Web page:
She said it’s “very hard to not be cynical” about the fact the site was cleared just before before St Patrick’s Day.

“Some of the men themselves have said, ‘There is a festival tomorrow. We’re basically in the same circumstances, but we’re just not visible’.”

‘Genuinely disgraceful’

Amanda, from the same local volunteer group, said she went to the Mount Street site today to try salvage some tents.

“I had gone down with a view to try and salvage some of the tarps and stuff, we’ve spent a fortune on them over the last couple of weeks,” she said.

“I arrived not long after 11am but they had already started to dismantle the camp.” 

661Immigration Tents The scene in Dublin City today. Leah Farrell / © Leah Farrell / © / ©

Between 100 and 200 men have been at the Mount Street site over the last few weeks, and most appeared to take the buses today. Some have since returned and are trying to source accommodation.

A number of men were gone for breakfast, or to pray in the mosque for Ramadan, when the buses arrived and when they came back some of their tents and belongings were gone.

“A few men wandered back and their stuff was gone, they were totally unaware of the buses that were there, they had no knowledge of what was happening. The communication was pretty scant,” Amanda said.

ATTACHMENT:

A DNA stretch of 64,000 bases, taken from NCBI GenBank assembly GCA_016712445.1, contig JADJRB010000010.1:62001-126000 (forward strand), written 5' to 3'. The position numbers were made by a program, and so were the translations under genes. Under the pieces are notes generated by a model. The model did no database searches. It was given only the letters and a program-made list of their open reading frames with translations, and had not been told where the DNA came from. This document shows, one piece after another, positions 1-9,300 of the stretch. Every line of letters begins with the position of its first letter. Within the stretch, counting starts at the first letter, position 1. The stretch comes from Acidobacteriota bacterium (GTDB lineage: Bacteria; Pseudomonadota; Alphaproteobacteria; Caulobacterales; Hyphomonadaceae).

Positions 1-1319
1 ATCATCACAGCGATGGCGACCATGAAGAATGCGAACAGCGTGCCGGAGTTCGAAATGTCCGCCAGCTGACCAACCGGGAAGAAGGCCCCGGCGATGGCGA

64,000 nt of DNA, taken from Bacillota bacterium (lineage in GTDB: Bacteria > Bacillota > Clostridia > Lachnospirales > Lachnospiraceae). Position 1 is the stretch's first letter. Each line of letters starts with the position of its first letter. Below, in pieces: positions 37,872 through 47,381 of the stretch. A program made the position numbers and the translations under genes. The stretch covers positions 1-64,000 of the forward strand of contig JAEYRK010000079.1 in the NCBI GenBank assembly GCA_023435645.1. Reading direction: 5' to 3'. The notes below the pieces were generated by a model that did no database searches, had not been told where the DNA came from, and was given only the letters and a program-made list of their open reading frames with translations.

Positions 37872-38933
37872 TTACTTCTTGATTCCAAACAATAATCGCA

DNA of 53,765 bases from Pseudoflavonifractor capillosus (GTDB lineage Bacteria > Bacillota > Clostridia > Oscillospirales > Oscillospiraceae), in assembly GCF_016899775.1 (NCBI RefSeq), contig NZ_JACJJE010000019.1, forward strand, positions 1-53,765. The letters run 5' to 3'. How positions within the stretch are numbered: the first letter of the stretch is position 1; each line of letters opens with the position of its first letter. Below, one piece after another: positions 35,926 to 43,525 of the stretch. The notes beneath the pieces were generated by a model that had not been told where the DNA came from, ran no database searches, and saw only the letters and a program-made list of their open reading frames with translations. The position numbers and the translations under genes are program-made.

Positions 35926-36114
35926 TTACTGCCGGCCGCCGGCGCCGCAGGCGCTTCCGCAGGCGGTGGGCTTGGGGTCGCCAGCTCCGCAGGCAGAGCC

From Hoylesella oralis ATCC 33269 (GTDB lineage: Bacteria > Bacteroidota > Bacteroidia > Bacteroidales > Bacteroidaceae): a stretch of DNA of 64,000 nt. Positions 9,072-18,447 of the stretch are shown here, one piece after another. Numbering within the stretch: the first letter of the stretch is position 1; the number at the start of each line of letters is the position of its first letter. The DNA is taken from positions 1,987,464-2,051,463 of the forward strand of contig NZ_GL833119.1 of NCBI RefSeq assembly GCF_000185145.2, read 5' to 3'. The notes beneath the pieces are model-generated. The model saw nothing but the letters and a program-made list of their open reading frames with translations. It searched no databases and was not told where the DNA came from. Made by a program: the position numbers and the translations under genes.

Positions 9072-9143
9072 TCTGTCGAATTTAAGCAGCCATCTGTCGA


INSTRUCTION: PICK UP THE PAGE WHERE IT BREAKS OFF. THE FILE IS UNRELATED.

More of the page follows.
Labour Party TD Aodhán Ó Riordáin accused the government of “playing a game” in moving asylum seekers from one set of tents to another.  He described the situation as “genuinely disgraceful”.

He said: “The sense of disappointment [after we thought] we were getting proper accommodation is really, really palpable.

“We feel that the government are playing a game, this is all for show. I didn’t want to believe that. I really wanted to believe that the advocacy had actually worked and the government were taking this seriously.”

“What has happened is they have just moved the situation from one place to another.”

He said although there is less risk of infection at the new site, that at Mount Street the men had access to local facilities and mosques.

Ó Riordáin said he did not want to be cynical, but the site was “in the eyeline of tourists”.

He questioned why tents were allowed to remain a presence outside the International Protection Office for several months “and then moved on St Patrick’s weekend”.

“We wanted this to be moved, we wanted people to be given more dignity, but if the alternative is tents on the side of a mountain, it’s hard to know if we’re just being played,” Ó Riordáin said.

Volunteers also expressed the view that the men were being relocated because of the St Patrick’s Day celebrations in the city.

It is understood that Minister Roderic O’Gorman is currently in Japan as part of Ireland’s St Patrick’s Day celebrations.

His office has been contacted for additional comment, including on security at the Crooksling site given the previous arson attack in the area.

A spokesperson for Dublin City Council said: “Following the relocation of the International Protection Applicants by IPAS, contractors working on behalf of Dublin City Council removed the waste and tents that were left behind as they were causing an obstruction on the public footpath.” 

Leaving accommodation 

The Journal has seen photos of piles of tents and ground mats on the ground at the rural location where the men were taken by bus to this morning.